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Parenting in Poor Environments
A Study of Parents and Stress


Background

This study, funded by the Department of Health under its 'Supporting Parents' research initiative, focused on the issue of parental stress, taking as its starting point previous research findings which indicated that certain clusters of socio-demographic characteristics (such as poverty, high unemployment, high proportions of lone parent households etc.) are associated with parenting breakdown and child maltreatment.

What did the research focus on?

The project explored parents' experiences of parenting in objectively defined 'poor parenting environments' across the country. The study aimed to examine the main contexts for stress in child rearing, but also attempted to identify protective or buffering factors that help parents cope with these types of stresses. Thus we explored parenting strengths as well as weaknesses, and the areas in which parents thought they were coping, as well as where they felt they were struggling. For example, we explored issues such as:


  • what causes difficulties in child rearing
  • parents' perceptions of the relative success of different strategies for coping with stress
  • their awareness and use of both formal and informal sources of support for families
  • reasons for not using support services where these exist
  • their views on the types of support which would be most useful and appropriate to someone in their position
  • how such support might be delivered or reinforced

What did the research involve?

The study was ambitious in scope, involving two complementary phases. Firstly, we conducted a national survey of around 1,750 randomly selected parents with dependent children living in areas of high material, social and structural disadvantage (which we term 'poor parenting environments'). Designing the sample for the survey component of the research involved developing the "Poor Parenting Environments Index" (or PPE-index) for scoring different areas of the country according to their relative level of socio-demographic disadvantage (using Enumeration Districts - EDs - as the smallest geographical unit). We achieved this by investigating the characteristics of areas according to their 1991 Census profile, with particular reference to indicators known to be associated with parenting difficulties. Having established the distribution of scores across the country as a whole, we selected a random sample of EDs which were located within the top one third of the distribution, which we defined as 'poor' environments for parenting. Within each selected ED, we then drew a sample of addresses using the Postcodes Address File (a list of all addresses to which mail is delivered by the Post Office). Interviewers from the MORI Social Research fieldforce visited all selected addresses and 'sifted' for the presence of parents with dependent children in the household. Where eligible parents were found, they were invited to take part in an interview. We sifted around 10,500 addresses to find approximately 1,750 eligible and willing parents.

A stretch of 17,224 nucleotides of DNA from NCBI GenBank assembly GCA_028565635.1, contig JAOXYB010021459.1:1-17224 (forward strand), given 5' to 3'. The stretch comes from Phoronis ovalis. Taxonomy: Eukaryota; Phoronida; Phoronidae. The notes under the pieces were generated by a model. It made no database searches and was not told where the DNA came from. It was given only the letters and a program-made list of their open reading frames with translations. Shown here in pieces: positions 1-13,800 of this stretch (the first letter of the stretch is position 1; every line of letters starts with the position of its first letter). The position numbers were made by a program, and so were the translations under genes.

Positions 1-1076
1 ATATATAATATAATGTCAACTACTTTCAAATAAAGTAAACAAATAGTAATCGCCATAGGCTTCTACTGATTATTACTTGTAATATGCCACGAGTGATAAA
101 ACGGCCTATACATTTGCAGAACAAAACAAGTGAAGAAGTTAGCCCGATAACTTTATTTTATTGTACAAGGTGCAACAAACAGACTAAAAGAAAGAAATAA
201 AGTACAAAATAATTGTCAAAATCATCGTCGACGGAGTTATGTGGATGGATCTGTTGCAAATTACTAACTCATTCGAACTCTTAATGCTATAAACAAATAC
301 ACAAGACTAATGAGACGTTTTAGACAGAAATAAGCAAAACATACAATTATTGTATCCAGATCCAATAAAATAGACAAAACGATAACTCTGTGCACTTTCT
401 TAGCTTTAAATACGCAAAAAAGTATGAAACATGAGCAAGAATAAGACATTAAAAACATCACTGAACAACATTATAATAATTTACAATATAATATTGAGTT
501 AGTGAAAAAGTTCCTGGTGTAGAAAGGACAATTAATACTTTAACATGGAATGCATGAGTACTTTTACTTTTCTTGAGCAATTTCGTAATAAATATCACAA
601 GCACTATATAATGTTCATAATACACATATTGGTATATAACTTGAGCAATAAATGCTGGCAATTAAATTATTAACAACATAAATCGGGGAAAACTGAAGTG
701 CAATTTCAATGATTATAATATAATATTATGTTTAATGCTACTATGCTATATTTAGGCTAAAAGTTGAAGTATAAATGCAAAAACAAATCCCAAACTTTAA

The second phase of the project involved a qualitative follow-up of around 40 parents from the survey sample who were bringing up children in circumstances which could be expected to be especially stressful and difficult; for example, parents in families where either parents or children had long-term serious health problems, single parents, parents from large families, parents living in poor accommodation etc. These parents were interviewed in depth by members of the research team, and the more detailed case-specific data from this stage was used to amplify and complement the data from the survey stage.

Main Questionnaire

Self-completion Booklet



Timescale and final product of the research

A report to the Department of Health was submitted in 2001, now published as a book from Jessica Kingsley Publishers:

Ghate D and Hazel N (2002) Parenting in poor environments: Stress, support and coping. London: Jessica Kingsley Publishers.


A summary of key messages is available from the Policy Research Bureau for £2.50 (including post and packing). It can also be downloaded for free from the Publications section.

See Publications for further details.

Last updated June 2004